Category Archives: living the life

Multimodal Monday: Link, then lake

Waiting for the trainOne of my close girlfriends lives in Renton. Not Renton as in, near the Renton Transit Center. Not even the Renton Highlands. No, this friend lives deep in Renton–miles from the nearest bus stop, a long way even from a sidewalk.

Every once in a while, I take a Zipcar to visit her at home, but usually, we meet somewhere–either for dinner near RTC or downtown, or with our kids at a bus accessible park, library, or similar.

For our most recent get together, we agreed to meet at Coulon Park, because she had somewhere to be in Renton right after our visit; the kids and I had the whole day free; and when the weather is good, I am always (always) down for a transit adventure. Especially when the adventure includes a train.

On the big day, we got up early to pack a picnic lunch, swim suits, towels, and a few toys, then headed out the door at 8:30 for a long-ish walk to our first bus: the 48. We took the 48 to Mount Baker Transit Center, where we transferred to Link. (Just for today, I’ll refrain from complaining about how horrible that transfer is.) We rode the train all the way to Seatac–easily the best part of the adventure–then transferred again to the 560. Our stop in Renton was less than a half mile from Coulon, and we arrived at the entrance about an hour and twenty minutes after walking out our front door–a few minutes early for our 10 AM meeting time.

Yes, 80 minutes is a long time to travel from Seattle to Renton (twice the amount of time it would have taken to drive with average traffic), but we really did enjoy the trip. Our waits were short, our rides were smooth and air conditioned, and we had plenty of interesting scenery–inside and outside of the vehicles–to entertain us on the way. When we go on transit adventures, we think of our travel time as part of the fun.

The rest of our Coulon adventure was even better than the ride. The kids played on the playground and the beach for hours while I caught up with my girl. After she and her daughters had to leave, we played for at least an hour more. And after everyone had thoroughly exhausted themselves, we made the long trek home. Chicklet insisted on the exact same itinerary, so we could have one more chance to ride the train.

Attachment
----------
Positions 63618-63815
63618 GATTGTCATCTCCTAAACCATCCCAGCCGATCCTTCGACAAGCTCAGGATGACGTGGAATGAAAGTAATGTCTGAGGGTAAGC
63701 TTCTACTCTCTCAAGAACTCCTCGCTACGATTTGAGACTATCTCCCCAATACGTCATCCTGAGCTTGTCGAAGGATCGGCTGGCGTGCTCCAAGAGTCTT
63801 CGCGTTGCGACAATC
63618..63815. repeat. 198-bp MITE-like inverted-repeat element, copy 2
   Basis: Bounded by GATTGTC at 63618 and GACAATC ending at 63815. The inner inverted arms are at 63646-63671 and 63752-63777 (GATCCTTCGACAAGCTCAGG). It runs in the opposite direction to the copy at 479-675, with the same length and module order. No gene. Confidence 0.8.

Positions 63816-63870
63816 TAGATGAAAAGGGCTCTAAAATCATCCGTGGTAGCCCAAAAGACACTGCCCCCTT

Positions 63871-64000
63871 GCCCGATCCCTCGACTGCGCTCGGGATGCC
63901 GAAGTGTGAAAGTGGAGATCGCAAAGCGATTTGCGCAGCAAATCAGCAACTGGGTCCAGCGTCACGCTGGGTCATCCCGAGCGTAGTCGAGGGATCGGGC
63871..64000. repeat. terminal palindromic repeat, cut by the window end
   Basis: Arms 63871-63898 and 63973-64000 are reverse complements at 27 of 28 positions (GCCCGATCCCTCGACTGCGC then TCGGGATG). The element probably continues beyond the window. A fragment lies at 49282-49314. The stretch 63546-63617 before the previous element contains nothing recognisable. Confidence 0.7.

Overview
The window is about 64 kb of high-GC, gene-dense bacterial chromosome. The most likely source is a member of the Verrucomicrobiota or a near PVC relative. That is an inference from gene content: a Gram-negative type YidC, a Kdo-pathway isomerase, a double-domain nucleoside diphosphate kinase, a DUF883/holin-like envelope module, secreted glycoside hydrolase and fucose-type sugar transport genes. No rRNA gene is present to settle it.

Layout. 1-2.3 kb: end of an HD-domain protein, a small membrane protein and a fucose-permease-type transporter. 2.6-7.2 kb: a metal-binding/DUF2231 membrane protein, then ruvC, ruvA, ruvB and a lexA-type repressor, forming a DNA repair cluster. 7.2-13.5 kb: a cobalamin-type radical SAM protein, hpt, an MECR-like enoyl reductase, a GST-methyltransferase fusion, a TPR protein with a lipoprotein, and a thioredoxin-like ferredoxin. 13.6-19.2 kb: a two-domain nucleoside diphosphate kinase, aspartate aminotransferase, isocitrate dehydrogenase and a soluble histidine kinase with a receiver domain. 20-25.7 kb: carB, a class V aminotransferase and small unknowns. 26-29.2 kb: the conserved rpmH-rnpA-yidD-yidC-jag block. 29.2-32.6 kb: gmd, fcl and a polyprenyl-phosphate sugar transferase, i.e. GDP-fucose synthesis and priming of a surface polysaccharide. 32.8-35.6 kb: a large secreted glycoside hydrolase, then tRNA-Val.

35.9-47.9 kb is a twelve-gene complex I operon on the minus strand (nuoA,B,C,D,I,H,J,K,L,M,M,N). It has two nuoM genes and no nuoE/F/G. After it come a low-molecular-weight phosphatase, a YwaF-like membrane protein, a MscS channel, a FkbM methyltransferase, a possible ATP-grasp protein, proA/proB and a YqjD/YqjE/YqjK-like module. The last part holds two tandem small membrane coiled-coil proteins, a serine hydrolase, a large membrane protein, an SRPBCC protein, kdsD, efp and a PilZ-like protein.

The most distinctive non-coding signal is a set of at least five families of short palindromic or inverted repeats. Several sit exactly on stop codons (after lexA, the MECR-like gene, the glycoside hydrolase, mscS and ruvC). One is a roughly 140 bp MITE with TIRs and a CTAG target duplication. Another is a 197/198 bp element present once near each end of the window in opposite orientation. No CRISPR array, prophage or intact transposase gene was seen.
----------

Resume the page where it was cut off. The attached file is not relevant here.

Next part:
Perfect adventure. Perfect day.

On busing and bad language (or, the “s” word, according to Chicklet)

As I’ve mentioned on numerous occasions (here and here and here and here), my fellow bus riders are a creative bunch. One of the many areas through which they express their creative energy is cursing. If there were a world cursing competition, it would be held in the back of a bus. Or at a stop.

As I’ve also mentioned, the two mini bus riders with whom I travel most frequently are big talkers. And imitators.

I think you see where I’m going with this.

I am prepared to (and in fact regularly do) talk to my children about what we witness, experience, and overhear on our travels. I think of it as their opportunity to learn about the world they live in and my opportunity to teach compassion and reinforce our family’s values. Still, I have a hang-up about bad language–especially certain words–and have always been slightly fearful that my kids would join the ranks of advanced potty mouths before they even had any middle-school friends to impress.

As it turns out, it has (so far) not been an issue. Oddly, neither one of them has ever uttered a bad word—nor seemed even the slightest bit interested in those that are hurled past them with infrequent regularity. In our six and a half years of bus parenting, curse words have never come up.